Call us on 2521-1511

Wall exhibition: Singapore Runaways


The images in the exhibition are part of a global project undertaken by Xyza Bacani to explore the intersection between migration and human rights. The project is supported by the Pulitzer Center. Bacani is a Filipino street photographer and a Magnum Foundation Human Rights Fellow, known for her stunning B&W images of Hong Kong street life.

Female migrant workers waits for the train in Orchard, Singapore. Orchard is full of migrants every Sunday. Photo: Xyza Bacani
Female migrant workers waits for the train in Orchard, Singapore. Orchard is full of migrants every Sunday. Photo: Xyza Bacani

Singapore is a prosperous country in Asia and migrant workers have played an important role in its success, but at what cost? Hidden behind a shelter in Singapore are hundreds of distressed migrant workers of different nationalities waiting for their cases to be heard and hoping to move on. These people are victims of human labour trafficking, emotional, psychological and physical abuses.

Women are most vulnerable to these types of abuses, but even male migrant workers are subject to exploitation. Migrant workers from China, Bangladesh, India and other Asian countries go to Singapore to work as construction workers with little protection from local labour laws.

When the article was published, a spokeswoman for the Ministry of Manpower of Singapore said that ‘Singapore authorities take strong action against employers who do not comply with the law in their management of migrant workers’. She noted that nine in 10 foreign workers reported that they were satisfied with working in Singapore, according to a survey published in 2014, but for hundreds of these migrants, it’s far from reality.”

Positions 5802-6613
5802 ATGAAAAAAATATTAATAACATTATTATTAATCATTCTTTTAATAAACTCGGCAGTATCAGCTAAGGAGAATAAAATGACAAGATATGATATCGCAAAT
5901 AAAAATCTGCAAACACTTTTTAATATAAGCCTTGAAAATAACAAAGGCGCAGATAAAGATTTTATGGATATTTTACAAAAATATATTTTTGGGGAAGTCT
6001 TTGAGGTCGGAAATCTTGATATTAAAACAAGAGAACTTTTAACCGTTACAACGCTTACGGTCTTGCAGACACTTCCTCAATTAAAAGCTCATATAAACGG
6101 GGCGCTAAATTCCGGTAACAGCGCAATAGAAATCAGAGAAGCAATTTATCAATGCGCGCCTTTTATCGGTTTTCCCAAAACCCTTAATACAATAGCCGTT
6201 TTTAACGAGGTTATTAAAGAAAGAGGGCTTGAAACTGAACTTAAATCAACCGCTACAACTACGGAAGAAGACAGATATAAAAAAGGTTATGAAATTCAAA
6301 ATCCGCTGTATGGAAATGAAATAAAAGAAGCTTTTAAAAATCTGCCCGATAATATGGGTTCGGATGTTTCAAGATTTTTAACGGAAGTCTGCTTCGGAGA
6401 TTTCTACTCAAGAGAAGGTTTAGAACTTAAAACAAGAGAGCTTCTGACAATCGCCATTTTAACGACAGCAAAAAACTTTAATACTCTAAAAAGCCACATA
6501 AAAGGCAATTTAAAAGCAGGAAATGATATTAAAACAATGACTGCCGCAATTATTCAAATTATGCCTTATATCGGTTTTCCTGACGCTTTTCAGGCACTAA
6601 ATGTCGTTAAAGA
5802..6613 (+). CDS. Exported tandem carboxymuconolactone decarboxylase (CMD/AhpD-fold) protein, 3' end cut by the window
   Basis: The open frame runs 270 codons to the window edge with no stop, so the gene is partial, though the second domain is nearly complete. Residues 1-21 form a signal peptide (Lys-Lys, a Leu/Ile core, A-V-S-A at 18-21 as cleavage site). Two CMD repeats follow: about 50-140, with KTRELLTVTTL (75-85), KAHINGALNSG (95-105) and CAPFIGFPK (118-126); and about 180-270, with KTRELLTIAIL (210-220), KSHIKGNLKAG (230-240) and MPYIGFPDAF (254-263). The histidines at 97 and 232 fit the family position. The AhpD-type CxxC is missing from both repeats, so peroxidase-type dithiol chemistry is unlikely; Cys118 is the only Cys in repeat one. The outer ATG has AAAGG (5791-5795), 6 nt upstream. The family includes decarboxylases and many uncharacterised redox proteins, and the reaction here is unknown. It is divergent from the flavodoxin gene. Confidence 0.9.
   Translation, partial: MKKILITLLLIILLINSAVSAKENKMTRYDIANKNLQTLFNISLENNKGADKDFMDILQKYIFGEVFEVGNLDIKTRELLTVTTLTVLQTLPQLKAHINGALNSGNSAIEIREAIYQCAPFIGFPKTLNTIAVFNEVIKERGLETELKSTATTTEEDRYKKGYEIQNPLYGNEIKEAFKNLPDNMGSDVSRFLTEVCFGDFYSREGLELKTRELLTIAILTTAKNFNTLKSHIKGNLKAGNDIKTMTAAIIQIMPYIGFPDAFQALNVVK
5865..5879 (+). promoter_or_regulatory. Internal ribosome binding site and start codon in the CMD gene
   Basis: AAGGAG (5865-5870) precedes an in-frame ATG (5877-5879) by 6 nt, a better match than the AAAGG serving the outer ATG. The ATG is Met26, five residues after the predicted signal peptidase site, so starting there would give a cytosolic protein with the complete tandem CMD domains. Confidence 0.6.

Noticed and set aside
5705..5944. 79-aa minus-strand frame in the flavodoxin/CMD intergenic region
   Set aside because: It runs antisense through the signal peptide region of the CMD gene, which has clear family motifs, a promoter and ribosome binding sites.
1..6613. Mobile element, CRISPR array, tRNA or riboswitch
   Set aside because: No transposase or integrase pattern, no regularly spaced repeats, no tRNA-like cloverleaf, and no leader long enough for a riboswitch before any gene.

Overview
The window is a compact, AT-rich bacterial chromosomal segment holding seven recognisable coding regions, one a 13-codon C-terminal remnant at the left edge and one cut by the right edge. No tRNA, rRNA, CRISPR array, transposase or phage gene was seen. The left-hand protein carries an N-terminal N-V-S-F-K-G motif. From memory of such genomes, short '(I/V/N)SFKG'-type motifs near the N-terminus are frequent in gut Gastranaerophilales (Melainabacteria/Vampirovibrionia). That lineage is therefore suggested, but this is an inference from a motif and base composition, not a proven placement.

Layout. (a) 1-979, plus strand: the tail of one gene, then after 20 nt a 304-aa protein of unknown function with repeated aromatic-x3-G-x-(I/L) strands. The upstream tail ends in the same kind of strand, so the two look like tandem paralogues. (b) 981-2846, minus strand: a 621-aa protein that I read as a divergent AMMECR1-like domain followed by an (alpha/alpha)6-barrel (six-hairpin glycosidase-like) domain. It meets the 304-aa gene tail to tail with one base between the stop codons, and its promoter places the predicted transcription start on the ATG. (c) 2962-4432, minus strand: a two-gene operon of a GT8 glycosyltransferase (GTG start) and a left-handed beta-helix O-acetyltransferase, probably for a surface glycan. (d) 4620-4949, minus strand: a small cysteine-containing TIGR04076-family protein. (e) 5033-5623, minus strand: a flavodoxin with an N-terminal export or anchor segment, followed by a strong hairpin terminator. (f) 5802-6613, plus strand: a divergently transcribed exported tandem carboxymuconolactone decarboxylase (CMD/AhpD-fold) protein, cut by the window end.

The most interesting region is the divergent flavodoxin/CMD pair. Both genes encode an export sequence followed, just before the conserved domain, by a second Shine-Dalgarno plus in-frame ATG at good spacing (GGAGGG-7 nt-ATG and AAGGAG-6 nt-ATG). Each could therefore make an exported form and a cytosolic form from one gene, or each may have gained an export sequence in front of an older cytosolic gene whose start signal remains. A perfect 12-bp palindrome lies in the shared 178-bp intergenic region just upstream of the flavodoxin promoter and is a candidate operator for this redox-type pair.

A portrait of Huang Mei Xin, 32-year-old from China. According to him, he  filed a work injury case when he broke his arm while at work. He said the alleged company misreported his case and  he was not paid for his medical certificate wages. He is still waiting for his final medical assessment and still wants to continue working in Singapore.
A portrait of Huang Mei Xin, 32-year-old from China. According to him, he filed a work injury case when he broke his arm while at work. He said the alleged company misreported his case and he was not paid for his medical certificate wages. He is still waiting for his final medical assessment and still wants to continue working in Singapore. Photo: Xyza Bacani
Male migrant workers spending their day off in Little India. Most construction workers are usually from South East Asia and are paid less than locals on their work in Singapore. Photo: Xyza Bacani
Male migrant workers spending their day off in Little India. Most construction workers are usually from South East Asia and are paid less than locals on their work in Singapore. Photo: Xyza Bacani
Nre Nie Win and Phoo Phoo, age 26 and 25, from Myanmar, watch a movie on a mobile phone. According to them they were not given any holiday, wages were unpaid and they're not allowed to use mobile phones. Photo: Xyza Bacani
Nre Nie Win and Phoo Phoo, age 26 and 25, from Myanmar, watch a movie on a mobile phone. According to them they were not given any holiday, wages were unpaid and they’re not allowed to use mobile phones. Photo: Xyza Bacani
Female migrant workers waits for the train in Orchard, Singapore. Orchard is full of migrants every Sunday. Photo: Xyza Bacani

Flip Book Version